To reduce divisions of 13 clubs playing each other once to divisions of 10 playing each other twice while at the same time maintaining even minimal promotion means four down from League One, seven from League Two and eight from League Three (which would have been nine if Headingley and Roundhay had not combined as Leeds): 19 instead of six disappointed, and possibly regretful, clubs.
Still, it was the clubs themselves who decided they wanted promotion - one each from Two, Three, Four North and South - and they will have to pay a higher price than they may have imagined. As John Jeavons-Fellows, the RFU's competitions chairman, put it in his sardonic way: 'Clubs are quite keen on promotion, less so on relegation.'
For the record, Jeavons-Fellows thought the obvious way to proceed was simply to draw a line under the first 10 clubs at the end of the season, another under the next 10 and so on. Come the end of the season, some of them might wish they had paid him more heed.
As for the actual rugby - yes, amid the politicking there is a game out there waiting to be played - the exigencies of the new laws demand that English players break the habit of a lifetime by keeping their feet when the ball is on the ground.
This will give a particular fascination to this afternoon's opener at the Rec, where the Broker's Man will pack down for the champions. If Bath and Harlequins cannot adapt, then it is reasonable to assume none of their peers can, because in their contrasting ways these two clubs are English rugby's standard-setters and therefore standard-bearers.
Quins certainly have the ability to catch Bath but they have never yet developed the unsatisfiable hunger for week-by-week success that makes a champion as opposed to a cup winner. Northampton, who open against Bristol at Franklin's Gardens, are more in the Bath mould in that respect and, once the new year comes, may have greater staying power.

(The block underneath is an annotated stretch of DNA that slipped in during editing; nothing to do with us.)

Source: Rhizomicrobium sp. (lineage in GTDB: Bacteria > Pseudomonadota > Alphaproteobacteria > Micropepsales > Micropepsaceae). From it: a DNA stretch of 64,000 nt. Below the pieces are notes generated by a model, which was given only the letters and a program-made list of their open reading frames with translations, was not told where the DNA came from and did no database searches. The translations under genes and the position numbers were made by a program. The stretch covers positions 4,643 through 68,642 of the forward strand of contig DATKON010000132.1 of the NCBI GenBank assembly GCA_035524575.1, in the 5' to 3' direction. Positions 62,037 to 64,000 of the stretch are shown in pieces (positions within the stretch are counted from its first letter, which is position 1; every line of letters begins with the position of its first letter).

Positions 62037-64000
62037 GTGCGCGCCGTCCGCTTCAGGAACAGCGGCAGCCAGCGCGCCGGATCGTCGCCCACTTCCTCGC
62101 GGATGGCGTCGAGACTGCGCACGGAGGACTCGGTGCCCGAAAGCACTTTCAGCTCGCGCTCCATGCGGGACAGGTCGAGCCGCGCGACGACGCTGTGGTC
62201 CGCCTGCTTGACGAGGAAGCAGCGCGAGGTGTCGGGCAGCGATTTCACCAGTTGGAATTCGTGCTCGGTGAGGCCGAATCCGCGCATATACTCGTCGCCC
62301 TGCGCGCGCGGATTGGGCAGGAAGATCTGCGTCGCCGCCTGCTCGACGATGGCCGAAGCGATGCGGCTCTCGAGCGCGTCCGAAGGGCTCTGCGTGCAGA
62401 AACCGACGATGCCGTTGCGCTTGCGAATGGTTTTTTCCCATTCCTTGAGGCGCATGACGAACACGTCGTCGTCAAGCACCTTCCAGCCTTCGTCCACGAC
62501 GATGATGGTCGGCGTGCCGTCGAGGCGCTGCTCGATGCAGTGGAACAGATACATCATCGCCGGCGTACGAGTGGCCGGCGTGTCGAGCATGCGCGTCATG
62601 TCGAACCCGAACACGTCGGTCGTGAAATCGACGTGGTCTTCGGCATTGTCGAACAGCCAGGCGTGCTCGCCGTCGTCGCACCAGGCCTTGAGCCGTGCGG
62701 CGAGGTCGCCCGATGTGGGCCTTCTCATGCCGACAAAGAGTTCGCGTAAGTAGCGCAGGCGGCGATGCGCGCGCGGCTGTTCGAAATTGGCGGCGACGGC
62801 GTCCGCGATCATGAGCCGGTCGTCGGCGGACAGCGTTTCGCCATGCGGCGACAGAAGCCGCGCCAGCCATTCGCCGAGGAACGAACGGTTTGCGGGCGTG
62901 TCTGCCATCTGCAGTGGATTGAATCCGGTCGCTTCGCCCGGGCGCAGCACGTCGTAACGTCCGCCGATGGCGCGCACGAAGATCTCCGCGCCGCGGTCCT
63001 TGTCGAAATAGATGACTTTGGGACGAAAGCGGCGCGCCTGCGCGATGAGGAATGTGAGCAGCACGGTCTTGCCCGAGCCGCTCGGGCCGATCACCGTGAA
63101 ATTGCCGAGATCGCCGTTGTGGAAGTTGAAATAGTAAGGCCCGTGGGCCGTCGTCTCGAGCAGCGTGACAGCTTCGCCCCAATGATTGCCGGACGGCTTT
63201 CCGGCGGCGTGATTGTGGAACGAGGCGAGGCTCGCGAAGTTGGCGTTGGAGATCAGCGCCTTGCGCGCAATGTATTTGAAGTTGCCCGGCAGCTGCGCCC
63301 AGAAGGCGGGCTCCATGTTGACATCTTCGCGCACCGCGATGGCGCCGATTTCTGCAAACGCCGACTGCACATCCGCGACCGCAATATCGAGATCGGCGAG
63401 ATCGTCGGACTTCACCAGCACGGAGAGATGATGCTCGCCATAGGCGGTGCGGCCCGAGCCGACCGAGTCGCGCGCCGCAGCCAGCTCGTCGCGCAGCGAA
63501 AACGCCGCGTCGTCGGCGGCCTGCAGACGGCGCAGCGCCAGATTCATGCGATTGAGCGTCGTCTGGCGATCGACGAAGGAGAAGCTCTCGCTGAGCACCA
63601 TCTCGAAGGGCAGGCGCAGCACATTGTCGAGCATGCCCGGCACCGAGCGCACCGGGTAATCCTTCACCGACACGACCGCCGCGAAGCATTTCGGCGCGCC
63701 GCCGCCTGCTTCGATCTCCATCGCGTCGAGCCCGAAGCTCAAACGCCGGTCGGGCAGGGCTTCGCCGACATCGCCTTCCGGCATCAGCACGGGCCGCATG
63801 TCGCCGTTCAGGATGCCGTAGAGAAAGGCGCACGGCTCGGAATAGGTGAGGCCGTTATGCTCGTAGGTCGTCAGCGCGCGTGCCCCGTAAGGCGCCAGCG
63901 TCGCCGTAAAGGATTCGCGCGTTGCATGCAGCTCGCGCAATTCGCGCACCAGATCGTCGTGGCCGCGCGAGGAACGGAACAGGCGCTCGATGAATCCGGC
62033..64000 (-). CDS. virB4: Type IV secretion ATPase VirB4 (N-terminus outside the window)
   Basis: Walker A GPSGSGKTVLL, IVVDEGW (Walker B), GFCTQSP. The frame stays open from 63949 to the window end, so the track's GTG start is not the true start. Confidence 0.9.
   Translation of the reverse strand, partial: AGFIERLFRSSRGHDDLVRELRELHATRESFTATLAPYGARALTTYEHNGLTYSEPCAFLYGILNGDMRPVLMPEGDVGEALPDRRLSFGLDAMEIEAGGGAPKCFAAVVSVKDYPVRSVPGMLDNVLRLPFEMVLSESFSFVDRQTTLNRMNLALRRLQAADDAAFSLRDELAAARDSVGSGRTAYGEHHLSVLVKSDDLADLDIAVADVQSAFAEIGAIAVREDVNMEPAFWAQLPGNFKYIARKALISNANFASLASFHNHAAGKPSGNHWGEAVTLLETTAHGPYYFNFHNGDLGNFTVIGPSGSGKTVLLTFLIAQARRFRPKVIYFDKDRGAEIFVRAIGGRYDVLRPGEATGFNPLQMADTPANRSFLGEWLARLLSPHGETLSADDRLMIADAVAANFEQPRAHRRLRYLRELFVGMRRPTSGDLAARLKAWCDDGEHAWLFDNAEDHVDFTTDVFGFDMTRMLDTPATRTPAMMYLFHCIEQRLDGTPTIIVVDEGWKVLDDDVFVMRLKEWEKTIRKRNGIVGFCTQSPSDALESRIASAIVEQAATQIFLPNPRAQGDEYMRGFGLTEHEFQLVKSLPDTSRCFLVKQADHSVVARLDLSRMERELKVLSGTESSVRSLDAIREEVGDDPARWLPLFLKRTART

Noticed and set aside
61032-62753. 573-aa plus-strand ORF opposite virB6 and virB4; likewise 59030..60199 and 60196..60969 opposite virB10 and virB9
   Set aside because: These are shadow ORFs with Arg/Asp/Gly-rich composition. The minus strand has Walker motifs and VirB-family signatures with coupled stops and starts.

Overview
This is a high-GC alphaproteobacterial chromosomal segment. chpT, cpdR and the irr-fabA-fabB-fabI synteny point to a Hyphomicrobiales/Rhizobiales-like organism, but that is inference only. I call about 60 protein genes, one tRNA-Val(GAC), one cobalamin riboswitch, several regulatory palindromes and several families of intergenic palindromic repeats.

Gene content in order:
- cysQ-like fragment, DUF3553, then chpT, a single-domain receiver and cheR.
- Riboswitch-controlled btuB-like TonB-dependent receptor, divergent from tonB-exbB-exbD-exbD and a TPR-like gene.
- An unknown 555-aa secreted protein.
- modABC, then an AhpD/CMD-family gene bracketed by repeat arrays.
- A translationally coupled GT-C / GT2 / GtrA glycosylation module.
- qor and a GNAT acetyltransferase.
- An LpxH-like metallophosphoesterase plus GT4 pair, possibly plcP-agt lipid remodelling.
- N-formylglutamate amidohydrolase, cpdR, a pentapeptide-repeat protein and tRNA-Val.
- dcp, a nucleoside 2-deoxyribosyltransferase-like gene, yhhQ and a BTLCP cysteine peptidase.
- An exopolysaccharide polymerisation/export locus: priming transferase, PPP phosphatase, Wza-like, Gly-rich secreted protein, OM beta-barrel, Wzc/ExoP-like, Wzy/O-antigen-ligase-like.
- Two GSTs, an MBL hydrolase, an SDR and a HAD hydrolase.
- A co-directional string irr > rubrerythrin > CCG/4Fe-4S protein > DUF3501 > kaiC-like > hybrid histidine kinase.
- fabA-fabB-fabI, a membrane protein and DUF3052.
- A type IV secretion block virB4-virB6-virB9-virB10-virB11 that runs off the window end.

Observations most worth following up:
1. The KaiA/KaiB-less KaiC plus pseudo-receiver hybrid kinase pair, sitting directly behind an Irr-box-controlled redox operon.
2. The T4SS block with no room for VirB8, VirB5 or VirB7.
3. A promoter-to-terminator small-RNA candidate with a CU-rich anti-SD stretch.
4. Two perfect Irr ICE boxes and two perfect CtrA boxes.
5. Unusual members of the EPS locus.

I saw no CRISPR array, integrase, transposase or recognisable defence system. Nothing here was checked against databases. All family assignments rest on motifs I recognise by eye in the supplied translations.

Whether Courage, the sponsor, also does is another imponderable of the new league season. This is the last year of the brewer's three-year deal worth pounds 2.1m and if you listen to Mike Reynolds, the company's public-affairs director, the economic climate is such that this may be where Courage reaches its sticking point.
Whitbread's pounds 2.1m backing for the Heineken Welsh League with an additional pounds 1m promotional support has jacked up the price, bearing in mind that the Heineken has 48 clubs compared with its English equivalent's 1,190. On the other hand it is a useful marketing tool to be associated with success and, double Grand Slams apart, there has probably never been anything in English rugby that has succeeded like the Courage Clubs' Championship.
HOW THE CHANGES WILL WORK
From next season each division will have 10 teams, playing home and away
Courage League One: (currently 13 teams) Four relegated
Courage League Two: (13) Champions promoted, seven relegated
Courage League Three (12) Champions promoted, eight relegated
Courage League Four (13) Champions of Four (North) and Four (South) go into new National Four